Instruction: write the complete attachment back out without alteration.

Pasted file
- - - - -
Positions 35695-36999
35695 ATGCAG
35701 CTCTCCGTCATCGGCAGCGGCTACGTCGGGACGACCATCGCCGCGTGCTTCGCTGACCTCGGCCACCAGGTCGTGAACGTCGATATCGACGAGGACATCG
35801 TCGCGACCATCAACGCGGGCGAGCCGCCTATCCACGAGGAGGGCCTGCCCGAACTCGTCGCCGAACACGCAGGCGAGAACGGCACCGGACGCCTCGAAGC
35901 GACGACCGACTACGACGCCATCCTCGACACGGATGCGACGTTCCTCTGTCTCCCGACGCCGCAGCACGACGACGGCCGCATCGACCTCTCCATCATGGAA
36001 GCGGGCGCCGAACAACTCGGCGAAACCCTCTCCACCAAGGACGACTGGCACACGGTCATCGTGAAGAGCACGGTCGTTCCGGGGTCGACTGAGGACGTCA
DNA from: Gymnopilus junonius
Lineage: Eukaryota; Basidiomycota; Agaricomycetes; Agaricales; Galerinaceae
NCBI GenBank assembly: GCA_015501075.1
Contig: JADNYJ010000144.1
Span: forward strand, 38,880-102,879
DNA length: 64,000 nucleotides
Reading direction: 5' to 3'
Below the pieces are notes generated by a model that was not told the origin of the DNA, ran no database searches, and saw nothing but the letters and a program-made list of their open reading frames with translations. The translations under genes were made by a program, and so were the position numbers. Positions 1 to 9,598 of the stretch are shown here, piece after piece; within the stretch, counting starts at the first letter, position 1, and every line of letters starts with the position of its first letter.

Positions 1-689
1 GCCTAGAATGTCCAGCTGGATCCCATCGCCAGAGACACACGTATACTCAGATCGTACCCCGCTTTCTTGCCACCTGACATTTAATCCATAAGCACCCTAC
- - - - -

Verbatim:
Positions 35695-36999
35695 ATGCAG
35701 CTCTCCGTCATCGGCAGCGGCTACGTCGGGACGACCATCGCCGCGTGCTTCGCTGACCTCGGCCACCAGGTCGTGAACGTCGATATCGACGAGGACATCG
35801 TCGCGACCATCAACGCGGGCGAGCCGCCTATCCACGAGGAGGGCCTGCCCGAACTCGTCGCCGAACACGCAGGCGAGAACGGCACCGGACGCCTCGAAGC
35901 GACGACCGACTACGACGCCATCCTCGACACGGATGCGACGTTCCTCTGTCTCCCGACGCCGCAGCACGACGACGGCCGCATCGACCTCTCCATCATGGAA
36001 GCGGGCGCCGAACAACTCGGCGAAACCCTCTCCACCAAGGACGACTGGCACACGGTCATCGTGAAGAGCACGGTCGTTCCGGGGTCGACTGAGGACGTCA
DNA from: Gymnopilus junonius
Lineage: Eukaryota; Basidiomycota; Agaricomycetes; Agaricales; Galerinaceae
NCBI GenBank assembly: GCA_015501075.1
Contig: JADNYJ010000144.1
Span: forward strand, 38,880-102,879
DNA length: 64,000 nucleotides
Reading direction: 5' to 3'
Below the pieces are notes generated by a model that was not told the origin of the DNA, ran no database searches, and saw nothing but the letters and a program-made list of their open reading frames with translations. The translations under genes were made by a program, and so were the position numbers. Positions 1 to 9,598 of the stretch are shown here, piece after piece; within the stretch, counting starts at the first letter, position 1, and every line of letters starts with the position of its first letter.

Positions 1-689
1 GCCTAGAATGTCCAGCTGGATCCCATCGCCAGAGACACACGTATACTCAGATCGTACCCCGCTTTCTTGCCACCTGACATTTAATCCATAAGCACCCTAC